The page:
Directing a sequel is an intimidating task, especially when the fate of the franchise rests in your hands. 

This was the position that director Irvin Kershner found himself in when George Lucas asked him to take on the highly anticipated sequel Star Wars Episode V: The Empire Strikes Back.After directing the original Star Wars movie, Lucas turned to his friend and mentor Kershner to direct the very first Star Wars sequel.

Kershner ran into a few challenges that were unique to directing Star Wars. Although Kershner understood the script, characters, and material, there were unexpected moments that Kershner had to adapt to and learn from. 

Let’s break down how Kershner overcame these unique filmmaking challenges in The Empire Strikes Back with a little improvisation

When in Doubt, Get the Fishing Wire Out

In a scene where C-3PO is strapped to Chewbacca’s back as they run away from Stormtroopers, C-3PO’s head is moving from side to side as his one free arm moves up and down. 

The animatronic to make this visual moment work on screen cost $100,000, according to Kerschner, and worked perfectly in all of the test footage. 

On the first take of the scene, the animatronic stopped working. 

The head and the arm slightly wiggled, but it did not perform the movements that Kershner wanted to see. Nobody seemed to know what to do on set until a prop master came up to Kershner and said he could get it working. Kershner asked him if he knew how to work with electronics, and the prop master said he knew and could get it working in 15 to 20 minutes. 

About half an hour later, the prop guy comes back, and he asks Kershner if he wants to see the expensive animatronic in action. When they shot the scene, C-3PO moved perfectly and Kershner was ecstatic. 

“I turn back [to see] a long fishing pole,” Kershner recalled in an interview. The prop master had disconnected the head and the arm from the electronics and operated C-3PO’s movements with a fishing pole from the back of the room. 

The adjustment cost nothing. There was no need to spend any money on the animatronics. The team didn’t think about the practical effects that could be improvised by a puppeteer or—in this case—a prop master, and that’s all right. At that moment, improvisation saved the day and delivered the scene that Kershner believed would sell the character of C-3PO. 

Improvised moments in 'The Empire Strikes Back''Star Wars: Episode V–The Empire Strikes Back'Credit: 20th Century Fox

The Power of This Improvised Line

C-3PO wasn’t the only character that had an improvised moment in The Empire Strikes Back. 

In Han Solo’s (Harrison Ford) final moments of the film, Princess Leia (Carrie Fisher) finally tells him that she loves him. He was originally supposed to respond, “I love you, too,” or possibly the much longer, “I love you. I couldn’t tell you before, but it’s true. Just remember that I’ll be back.”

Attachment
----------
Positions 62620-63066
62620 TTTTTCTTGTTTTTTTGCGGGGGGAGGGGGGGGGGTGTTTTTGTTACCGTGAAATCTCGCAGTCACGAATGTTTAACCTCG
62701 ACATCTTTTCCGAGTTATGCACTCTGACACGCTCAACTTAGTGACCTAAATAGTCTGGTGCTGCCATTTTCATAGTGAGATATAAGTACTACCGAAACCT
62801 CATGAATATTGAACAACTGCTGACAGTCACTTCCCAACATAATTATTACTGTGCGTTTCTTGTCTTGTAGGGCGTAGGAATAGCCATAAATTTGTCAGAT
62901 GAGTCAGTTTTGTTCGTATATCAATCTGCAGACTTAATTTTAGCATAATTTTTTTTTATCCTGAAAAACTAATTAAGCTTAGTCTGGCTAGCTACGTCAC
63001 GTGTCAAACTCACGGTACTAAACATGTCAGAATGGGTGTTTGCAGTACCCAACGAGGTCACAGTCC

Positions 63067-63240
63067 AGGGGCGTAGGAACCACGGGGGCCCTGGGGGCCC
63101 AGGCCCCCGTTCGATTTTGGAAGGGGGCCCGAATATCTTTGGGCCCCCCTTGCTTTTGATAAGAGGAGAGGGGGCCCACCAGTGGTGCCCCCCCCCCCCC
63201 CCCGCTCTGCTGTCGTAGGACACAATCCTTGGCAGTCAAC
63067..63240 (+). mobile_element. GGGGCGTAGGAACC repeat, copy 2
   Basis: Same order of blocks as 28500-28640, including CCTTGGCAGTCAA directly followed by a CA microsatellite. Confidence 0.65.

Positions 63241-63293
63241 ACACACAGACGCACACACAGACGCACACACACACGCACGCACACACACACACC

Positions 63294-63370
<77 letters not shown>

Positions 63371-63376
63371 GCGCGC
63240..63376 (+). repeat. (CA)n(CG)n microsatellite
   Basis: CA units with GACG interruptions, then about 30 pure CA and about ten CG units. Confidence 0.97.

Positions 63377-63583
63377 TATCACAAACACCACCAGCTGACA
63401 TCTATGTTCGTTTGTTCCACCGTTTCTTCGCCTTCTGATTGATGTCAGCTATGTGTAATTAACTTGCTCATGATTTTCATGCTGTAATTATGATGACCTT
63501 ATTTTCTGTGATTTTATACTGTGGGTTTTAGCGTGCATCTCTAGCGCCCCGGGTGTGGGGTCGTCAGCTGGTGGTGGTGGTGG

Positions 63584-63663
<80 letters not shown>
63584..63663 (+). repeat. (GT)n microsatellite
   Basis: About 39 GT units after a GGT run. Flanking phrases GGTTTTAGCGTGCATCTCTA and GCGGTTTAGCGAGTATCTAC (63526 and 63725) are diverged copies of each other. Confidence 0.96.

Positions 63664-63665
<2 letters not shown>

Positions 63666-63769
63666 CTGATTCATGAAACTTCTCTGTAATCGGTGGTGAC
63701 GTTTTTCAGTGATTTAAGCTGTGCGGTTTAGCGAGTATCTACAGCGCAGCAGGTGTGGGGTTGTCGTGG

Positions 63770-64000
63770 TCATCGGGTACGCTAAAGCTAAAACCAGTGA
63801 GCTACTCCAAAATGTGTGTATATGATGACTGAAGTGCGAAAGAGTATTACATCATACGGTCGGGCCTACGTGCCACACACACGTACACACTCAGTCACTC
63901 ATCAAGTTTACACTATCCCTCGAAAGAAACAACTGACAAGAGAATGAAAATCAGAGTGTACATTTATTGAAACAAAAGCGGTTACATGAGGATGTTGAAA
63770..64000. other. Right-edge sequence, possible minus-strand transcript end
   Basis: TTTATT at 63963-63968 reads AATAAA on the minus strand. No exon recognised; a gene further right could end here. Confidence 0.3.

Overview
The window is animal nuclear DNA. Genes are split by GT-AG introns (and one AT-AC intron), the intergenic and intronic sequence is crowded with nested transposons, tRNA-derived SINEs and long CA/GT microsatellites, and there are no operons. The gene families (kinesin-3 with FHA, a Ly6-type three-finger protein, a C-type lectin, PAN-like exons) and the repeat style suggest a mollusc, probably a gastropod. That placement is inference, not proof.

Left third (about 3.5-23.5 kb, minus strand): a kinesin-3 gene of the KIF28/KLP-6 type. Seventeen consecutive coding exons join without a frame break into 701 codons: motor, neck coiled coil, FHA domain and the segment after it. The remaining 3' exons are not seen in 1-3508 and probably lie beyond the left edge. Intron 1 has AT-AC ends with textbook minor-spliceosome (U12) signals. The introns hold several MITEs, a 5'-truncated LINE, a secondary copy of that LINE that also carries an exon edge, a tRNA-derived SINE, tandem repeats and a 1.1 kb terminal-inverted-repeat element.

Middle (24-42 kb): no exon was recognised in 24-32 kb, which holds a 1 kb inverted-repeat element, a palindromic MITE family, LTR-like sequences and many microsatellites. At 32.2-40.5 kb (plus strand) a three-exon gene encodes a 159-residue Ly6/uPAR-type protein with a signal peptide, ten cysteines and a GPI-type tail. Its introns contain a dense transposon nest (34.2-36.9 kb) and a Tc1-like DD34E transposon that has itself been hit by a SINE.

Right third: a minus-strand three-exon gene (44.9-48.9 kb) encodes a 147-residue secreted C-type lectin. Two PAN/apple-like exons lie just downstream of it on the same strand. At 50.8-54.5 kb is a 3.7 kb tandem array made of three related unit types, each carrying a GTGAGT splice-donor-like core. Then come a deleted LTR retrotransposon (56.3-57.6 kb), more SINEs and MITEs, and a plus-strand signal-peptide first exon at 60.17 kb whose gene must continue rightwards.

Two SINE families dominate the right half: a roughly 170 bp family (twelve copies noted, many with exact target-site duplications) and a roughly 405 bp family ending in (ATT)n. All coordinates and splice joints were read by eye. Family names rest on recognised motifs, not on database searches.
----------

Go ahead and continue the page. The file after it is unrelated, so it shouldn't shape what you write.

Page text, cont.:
Kershner and Ford felt that there was something wrong with the line. After spending so much time with the character, both felt that Han wouldn’t pour his heart out like that, even when facing his probable doom. 

After multiple takes, Kershner told Ford to just deliver a response that felt natural to the character. The result was this: 

In an interview with Jon Favreau, Ford explained why instinct was to respond with the now iconic line, “I know,” saying: 

So I said, I mean what’s the last thing a woman wants to hear when she says “I love you”? She says, “I love you,” and I say, “I know.” And so we shot one like that just for protection where I spoke the line as written and George, and I think this is fair to say, he went apeshit. He thought it was horrible and that it would get a bad laugh. So I was obliged to sit next to him when he tested it for the first screening. There was a laugh but it was a laugh of recognition. And so he generously let it stay in the movie.

Kershner understood that the characters and the relationship between them weren’t being fully taken advantage of at that moment. Allowing for improvisation from Ford established that Han is and always will be the cool guy even when faced with death. 

There are moments in a script that feel right when you are just reading the story. The moment the story begins to come to life, certain details will change. Your ultimate vision will remain the same, but the details will change during production to make the best and most cohesive story possible for yourself and the audience. 

Filmmaking is all about being in service of the story and not yourself. Don’t be afraid to try something different from what was originally planned. Improvisation can lead to some of the most memorable moments of the film, or can also save you in those last-minute changes in a scene. 

Do you have any Star Wars behind-the-scenes trivia that you would like to share? Let us know in the comments!

Source: CinemaStix